A chef’s journey to his first restaurant opening

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Ten years ago, recent Culinary Institute of America graduate Cornelius Gallagher approached the New York-based Livanos Restaurant Group, owner of Oceana and Abboccato, with a business plan to open his own restaurant.

The then-30-year-old Bronx, N.Y., native had worked under big-name chefs such as Gray Kunz and Daniel Boulud and was ready to strike out on his own.

The Livanos family, which operates restaurants ranging from diners in New York’s suburbs to fine-dining restaurants in Manhattan, didn’t invest in Gallagher’s restaurant, but they did give him a job working under Oceana’s interim chef, who was struggling following the departure of executive chef Rick Moonen.

“I was there for about three weeks and I thought, I can cook a lot better than the chef here, so I told them the job wasn’t for me, that I was looking for a place where I could get [my own] three-star review,” Gallagher said. “The next day they made me the chef.”

Gallagher got his three-star review, from The New York Times, at Oceana. In 2003 he also was named one of Food & Wine magazine’s “Best New Chefs.”

But Gallagher continued to harbor dreams of running his own restaurant, and those dreams came true last week, when he opened Dragonfly, a 69-seat restaurant on Manhattan’s Upper East Side that serves the chef’s interpretation of Asian street food.

The opening wasn’t easy. Gallagher had wanted to open a restaurant soon after he left Oceana in 2006, but the economy and the credit markets were not in his favor. After raising the capital with investors and through his own savings, he was ready in September 2008 – the exact time the economy and lending markets fell off a cliff.

But his restaurant is now open, and in between working 120 hours the week prior to the opening and 110 hours during the restaurant’s first week, he took time to discuss his new restaurant with Nation’s Restaurant News.

What did you do when your plans to open fell through in late 2008?

[My] thought process was to open a restaurant where I was the owner-operator, with investors but no other operational partners. I’d seen friends who opened with operational partners, and they ended up fighting. I wanted to open a place where I’d be the guy to make the decisions.

[After 2008] I fortunately wasn’t in a position where I had to make rash decisions, so I took my time.

My friend [former Tribeca Grill chef] Don Pintabona introduced me to the Bohlsen family on Long Island and I spent almost three years working for them. I opened two restaurants — an Italian place called Verace, and as Asian place called Monsoon. They’re very smart operators and just good guys to know. They taught me how to run a restaurant as a business.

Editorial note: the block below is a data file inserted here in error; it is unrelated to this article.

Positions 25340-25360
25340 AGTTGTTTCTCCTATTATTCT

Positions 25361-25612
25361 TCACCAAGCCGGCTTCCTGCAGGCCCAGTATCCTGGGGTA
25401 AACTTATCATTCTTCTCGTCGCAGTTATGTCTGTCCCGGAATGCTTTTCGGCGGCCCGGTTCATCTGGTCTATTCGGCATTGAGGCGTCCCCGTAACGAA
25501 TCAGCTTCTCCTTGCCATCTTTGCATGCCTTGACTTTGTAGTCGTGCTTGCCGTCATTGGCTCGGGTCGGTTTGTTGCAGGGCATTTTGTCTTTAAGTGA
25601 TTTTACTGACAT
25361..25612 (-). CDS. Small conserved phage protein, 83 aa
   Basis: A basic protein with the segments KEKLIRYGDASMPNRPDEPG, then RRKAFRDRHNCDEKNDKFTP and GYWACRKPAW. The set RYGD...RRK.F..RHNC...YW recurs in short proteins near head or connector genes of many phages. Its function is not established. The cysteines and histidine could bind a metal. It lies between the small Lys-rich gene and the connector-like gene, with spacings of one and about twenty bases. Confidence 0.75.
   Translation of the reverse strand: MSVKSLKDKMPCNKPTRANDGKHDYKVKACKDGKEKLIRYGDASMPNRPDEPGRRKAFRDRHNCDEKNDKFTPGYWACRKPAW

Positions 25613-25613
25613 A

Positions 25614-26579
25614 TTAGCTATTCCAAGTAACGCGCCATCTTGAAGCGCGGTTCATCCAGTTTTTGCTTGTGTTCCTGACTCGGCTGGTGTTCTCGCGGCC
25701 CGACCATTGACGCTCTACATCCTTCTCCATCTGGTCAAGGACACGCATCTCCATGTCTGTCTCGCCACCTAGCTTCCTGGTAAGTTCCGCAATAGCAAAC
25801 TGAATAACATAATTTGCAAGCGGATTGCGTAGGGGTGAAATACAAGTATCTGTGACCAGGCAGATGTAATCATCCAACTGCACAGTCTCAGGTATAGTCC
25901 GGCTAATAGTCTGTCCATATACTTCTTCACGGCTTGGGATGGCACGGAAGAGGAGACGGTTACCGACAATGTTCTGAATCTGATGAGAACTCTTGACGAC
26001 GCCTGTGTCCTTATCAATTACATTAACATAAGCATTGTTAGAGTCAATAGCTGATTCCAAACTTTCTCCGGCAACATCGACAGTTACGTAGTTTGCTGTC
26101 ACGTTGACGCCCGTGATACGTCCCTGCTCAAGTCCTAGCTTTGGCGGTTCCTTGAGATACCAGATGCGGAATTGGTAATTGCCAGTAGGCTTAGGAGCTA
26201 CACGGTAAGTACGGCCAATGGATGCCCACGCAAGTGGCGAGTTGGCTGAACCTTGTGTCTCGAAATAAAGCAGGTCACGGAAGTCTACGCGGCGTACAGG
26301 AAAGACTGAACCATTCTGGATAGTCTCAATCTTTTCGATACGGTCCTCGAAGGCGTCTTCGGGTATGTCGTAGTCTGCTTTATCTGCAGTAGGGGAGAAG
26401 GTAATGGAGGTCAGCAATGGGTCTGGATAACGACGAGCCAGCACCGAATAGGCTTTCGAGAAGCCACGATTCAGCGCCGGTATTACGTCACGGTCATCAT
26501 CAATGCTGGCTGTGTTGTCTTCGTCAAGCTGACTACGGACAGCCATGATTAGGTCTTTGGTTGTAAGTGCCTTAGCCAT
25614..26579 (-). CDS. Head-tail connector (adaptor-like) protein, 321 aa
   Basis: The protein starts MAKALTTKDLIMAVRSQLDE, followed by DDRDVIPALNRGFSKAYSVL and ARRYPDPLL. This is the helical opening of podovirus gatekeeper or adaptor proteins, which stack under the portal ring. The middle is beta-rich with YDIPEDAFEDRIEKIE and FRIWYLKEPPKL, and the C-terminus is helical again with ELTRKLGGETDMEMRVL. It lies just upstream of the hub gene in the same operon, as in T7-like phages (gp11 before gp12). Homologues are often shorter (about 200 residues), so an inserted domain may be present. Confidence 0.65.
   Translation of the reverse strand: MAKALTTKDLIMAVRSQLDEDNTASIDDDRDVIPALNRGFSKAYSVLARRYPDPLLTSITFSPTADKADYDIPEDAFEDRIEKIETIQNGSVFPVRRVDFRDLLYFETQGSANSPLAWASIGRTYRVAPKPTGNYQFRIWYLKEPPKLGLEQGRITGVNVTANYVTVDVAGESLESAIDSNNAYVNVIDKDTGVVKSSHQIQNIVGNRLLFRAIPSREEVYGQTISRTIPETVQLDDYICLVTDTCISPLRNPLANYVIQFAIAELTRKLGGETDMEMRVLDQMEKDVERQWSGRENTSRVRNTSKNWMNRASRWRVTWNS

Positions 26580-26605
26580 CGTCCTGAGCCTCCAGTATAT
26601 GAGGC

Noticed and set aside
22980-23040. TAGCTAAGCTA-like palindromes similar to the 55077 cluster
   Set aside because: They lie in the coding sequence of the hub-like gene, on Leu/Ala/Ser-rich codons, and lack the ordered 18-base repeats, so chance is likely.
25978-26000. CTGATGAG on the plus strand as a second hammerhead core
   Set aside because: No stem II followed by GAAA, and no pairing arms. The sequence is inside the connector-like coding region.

They also took me to Asia for research in opening Monsoon. We went to Koh Samet and Bangkok in Thailand, Cu Chi and Saigon in Vietnam and Hong Kong in China. I was completely blown away at how gorgeous everything was, especially Thailand.

I mean, Vietnam was incredible, and vegetable preparation is first and foremost there because it’s a poverty-stricken country. But Bangkok is kind of the New York of Asia. It’s a confluence of surrounding cultures. You’ve got Chinese and Malay and it’s very interesting.

Has that experience helped with the development of Dragonfly?

Yeah. My goal with this restaurant is to take my years of [learning culinary] techniques and apply them to Asian food.

But the food’s not how they’d do it in Thailand or Japan. It’s New York style. I like the raw fish of Japan, the vegetables of Vietnam, the spices of Thailand and the combination of sweet, sour, hot and salty from China, and I’m using that for the food at Dragonfly.

What dishes are selling well?

My glazed shrimp. It’s pan-roasted with coconut, yellow curry and fish sauce, and finished with a little lime, snow peas and pea shoots. The fish sauce gives it that funky, umami kind of flavor. It works in the same way that bay leaf does to give it a different kind of aftertaste.

We also have braised beef cheeks that we’re selling a lot of. We coat those in spices and then braise them in a spiced tomato marinade. We also do wasabi tater tots with spicy mayo. They’re kind of oversized with Gruyère cheese inside, and you dip them in the spicy mayo made with Sriracha sauce and sesame chile oil. We put that in a ramekin and top it with a roasted sesame seed.

What’s you’re average per-person check?

It’s around $45. That’s with an appetizer, entrée, dessert and a drink or a glass of wine. I want to charge what everyone else in the area charging but deliver a better product.

How’s business?

The first three nights we did 100 covers each night, and since then we’ve been doing great. We’re very fortunate.

Contact Bret Thorn at bret.thorn@penton.com.
Follow him on Twitter: @foodwriterdiary